Suppose I have a data type like

data D a = D a a a

and a typeclass

class C c ...
instance (C c1, C c2) => C (c1, c2)

Then, I want to be able to write

data D a = D a a a deriving C

and have that generate an instance,

instance C ((a, a), a) => C (D a)

by using the modulo-lazy-evaluation isomorphism,

D a ~ ((a, a), a)

Note. Using a newtype and GeneralizedNewtypeDeriving will not work if, for example, one has data D m = D (m Integer) (m Integer).

Note 2. This question has relevance for Haskell expressiveness in general -- languages like Python have something called named tuples, which can be used anywhere tuples are used; this question shows where/how I don't know how to emulate the same thing in Haskell.

1 Answer 1


You can do this relatively cleanly and efficiently using GHC 7.4's generic programming support. The documentation for GHC.Generics may be helpful. Here's an example.

Consider the following example class and some sample instances:

class C a where
  -- | Double all numbers
  double :: a -> a

instance C Int where
  double i = 2 * i

instance (C a, C b) => C (a, b) where
  double (a, b) = (double a, double b)

We need some language pragmas and imports:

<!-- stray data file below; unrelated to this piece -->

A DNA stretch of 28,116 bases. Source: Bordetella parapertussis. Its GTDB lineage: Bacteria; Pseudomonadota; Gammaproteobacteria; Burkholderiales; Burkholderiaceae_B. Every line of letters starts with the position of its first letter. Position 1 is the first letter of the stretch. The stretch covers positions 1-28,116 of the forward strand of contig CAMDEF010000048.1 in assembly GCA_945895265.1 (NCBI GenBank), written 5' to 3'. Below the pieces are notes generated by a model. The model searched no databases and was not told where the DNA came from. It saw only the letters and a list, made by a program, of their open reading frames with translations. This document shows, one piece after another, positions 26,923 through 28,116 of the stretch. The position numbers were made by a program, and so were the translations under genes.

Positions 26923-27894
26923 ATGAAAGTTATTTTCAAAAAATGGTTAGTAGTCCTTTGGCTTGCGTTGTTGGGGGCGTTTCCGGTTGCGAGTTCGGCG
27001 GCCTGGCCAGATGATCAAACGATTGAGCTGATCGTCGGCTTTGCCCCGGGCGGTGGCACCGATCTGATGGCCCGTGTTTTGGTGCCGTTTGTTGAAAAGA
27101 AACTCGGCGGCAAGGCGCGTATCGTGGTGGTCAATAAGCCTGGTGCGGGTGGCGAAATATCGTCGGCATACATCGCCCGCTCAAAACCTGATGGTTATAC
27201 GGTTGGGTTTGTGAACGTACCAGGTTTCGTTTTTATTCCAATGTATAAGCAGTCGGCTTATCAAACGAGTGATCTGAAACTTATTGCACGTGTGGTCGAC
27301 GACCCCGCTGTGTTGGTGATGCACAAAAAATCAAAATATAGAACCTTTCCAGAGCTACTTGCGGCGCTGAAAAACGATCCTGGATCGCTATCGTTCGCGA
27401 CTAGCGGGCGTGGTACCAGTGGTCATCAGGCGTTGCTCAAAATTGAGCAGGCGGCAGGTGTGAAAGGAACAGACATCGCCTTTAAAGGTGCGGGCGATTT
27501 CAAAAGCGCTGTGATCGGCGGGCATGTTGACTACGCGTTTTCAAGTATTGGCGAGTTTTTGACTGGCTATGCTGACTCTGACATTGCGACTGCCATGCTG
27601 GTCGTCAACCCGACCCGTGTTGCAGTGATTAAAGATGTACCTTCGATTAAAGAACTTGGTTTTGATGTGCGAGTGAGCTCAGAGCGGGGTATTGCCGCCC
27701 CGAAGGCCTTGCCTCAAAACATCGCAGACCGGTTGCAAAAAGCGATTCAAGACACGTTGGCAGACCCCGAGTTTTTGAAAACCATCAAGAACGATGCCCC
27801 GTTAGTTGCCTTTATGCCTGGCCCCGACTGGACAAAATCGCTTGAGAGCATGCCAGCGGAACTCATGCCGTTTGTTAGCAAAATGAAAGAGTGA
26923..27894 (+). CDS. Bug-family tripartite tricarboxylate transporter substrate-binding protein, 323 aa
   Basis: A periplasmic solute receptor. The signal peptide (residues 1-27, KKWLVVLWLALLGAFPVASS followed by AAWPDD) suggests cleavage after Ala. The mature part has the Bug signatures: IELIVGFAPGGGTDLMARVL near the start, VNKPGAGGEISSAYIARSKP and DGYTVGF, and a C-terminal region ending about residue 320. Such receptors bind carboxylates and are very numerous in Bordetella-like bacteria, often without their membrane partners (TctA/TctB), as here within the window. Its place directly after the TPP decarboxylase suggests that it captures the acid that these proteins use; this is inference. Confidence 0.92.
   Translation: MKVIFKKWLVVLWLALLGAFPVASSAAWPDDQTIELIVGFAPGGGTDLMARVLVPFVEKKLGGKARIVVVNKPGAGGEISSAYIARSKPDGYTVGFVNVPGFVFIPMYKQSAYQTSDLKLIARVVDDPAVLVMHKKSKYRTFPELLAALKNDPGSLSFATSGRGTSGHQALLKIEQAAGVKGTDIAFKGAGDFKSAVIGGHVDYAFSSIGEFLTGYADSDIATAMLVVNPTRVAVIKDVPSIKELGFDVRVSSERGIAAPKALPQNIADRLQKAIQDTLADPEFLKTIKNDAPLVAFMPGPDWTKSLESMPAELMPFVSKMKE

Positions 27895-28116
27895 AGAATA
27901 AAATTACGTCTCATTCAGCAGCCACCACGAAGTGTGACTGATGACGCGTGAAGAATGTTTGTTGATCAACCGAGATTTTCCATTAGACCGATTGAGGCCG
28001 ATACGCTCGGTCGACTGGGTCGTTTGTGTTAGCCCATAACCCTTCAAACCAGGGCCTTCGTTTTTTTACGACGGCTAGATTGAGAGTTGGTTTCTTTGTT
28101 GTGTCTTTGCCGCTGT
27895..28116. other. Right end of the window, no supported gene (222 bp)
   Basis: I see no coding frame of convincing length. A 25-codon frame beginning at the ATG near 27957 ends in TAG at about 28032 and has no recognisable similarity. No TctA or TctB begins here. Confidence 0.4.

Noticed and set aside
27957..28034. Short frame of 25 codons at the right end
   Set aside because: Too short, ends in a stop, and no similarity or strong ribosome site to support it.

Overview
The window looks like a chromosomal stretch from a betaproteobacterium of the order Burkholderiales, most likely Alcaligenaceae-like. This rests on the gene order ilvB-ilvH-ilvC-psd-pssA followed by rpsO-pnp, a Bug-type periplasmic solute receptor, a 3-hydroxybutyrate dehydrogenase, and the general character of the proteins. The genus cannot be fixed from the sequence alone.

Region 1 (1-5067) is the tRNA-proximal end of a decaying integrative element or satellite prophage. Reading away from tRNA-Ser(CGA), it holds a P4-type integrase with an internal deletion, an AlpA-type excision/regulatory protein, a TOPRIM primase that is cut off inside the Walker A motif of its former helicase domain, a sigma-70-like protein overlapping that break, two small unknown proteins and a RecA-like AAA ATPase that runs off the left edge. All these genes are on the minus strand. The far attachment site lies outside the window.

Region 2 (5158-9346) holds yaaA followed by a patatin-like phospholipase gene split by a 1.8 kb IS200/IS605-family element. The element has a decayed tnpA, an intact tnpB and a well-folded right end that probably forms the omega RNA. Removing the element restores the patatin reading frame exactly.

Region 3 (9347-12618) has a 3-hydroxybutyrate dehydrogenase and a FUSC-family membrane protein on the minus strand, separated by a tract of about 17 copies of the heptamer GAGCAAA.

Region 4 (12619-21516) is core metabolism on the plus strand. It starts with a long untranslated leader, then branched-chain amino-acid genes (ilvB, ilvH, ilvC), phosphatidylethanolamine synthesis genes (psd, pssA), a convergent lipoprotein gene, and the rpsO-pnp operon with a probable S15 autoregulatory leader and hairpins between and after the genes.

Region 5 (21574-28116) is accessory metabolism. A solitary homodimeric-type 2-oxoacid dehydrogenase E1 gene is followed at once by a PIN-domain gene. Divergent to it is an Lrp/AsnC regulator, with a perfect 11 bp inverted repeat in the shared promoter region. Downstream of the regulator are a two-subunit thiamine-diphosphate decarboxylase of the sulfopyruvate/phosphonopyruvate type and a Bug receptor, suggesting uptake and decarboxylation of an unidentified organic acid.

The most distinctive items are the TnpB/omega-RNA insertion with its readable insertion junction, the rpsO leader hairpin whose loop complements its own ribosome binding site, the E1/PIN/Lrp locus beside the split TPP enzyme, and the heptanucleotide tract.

{-# LANGUAGE TypeOperators, DefaultSignatures, DeriveGeneric, FlexibleContexts, FlexibleInstances #-}
module Example where

import GHC.Generics hiding(C, D)

We now give some "generic instances". The generic types all have a phantom parameter x, which makes the instance heads a little more complicated:

-- "Insert" a normal value into a generic value
instance C c => C (K1 i c x) where
  double (K1 c) = K1 (double c)

-- Ignore meta-information (constructor names, type names, field names)
instance C (f x) => C (M1 i c f x) where
  double (M1 f) = M1 (double f)

-- Tuple-like instance
instance (C (f x), C (g x)) => C ((f :*: g) x) where
  double (f :*: g) = double f :*: double g

We now redefine our class C to take advantage of GC

class C a where
  -- | Double all numbers
  double :: a -> a

  -- specify the default implementation for double
  default double :: (Generic a, C (Rep a ())) => a -> a
  double = to0 . double . from0

-- from, with a more specialised type, to avoid ambiguity
from0 :: Generic a => a -> Rep a ()
from0 = from

-- to, with a more specialised type, to avoid ambiguity
to0 :: Generic a => Rep a () -> a
to0 = to

Now we can define some instances very easily:

data D a = D a a a deriving Generic
instance C a => C (D a)

data D2 m = D2 (m Int) (m Int) deriving Generic
instance C (D2 D)

Your Answer

By clicking “Post Your Answer”, you agree to our terms of service and acknowledge you have read our privacy policy.

Not the answer you're looking for? Browse other questions tagged or ask your own question.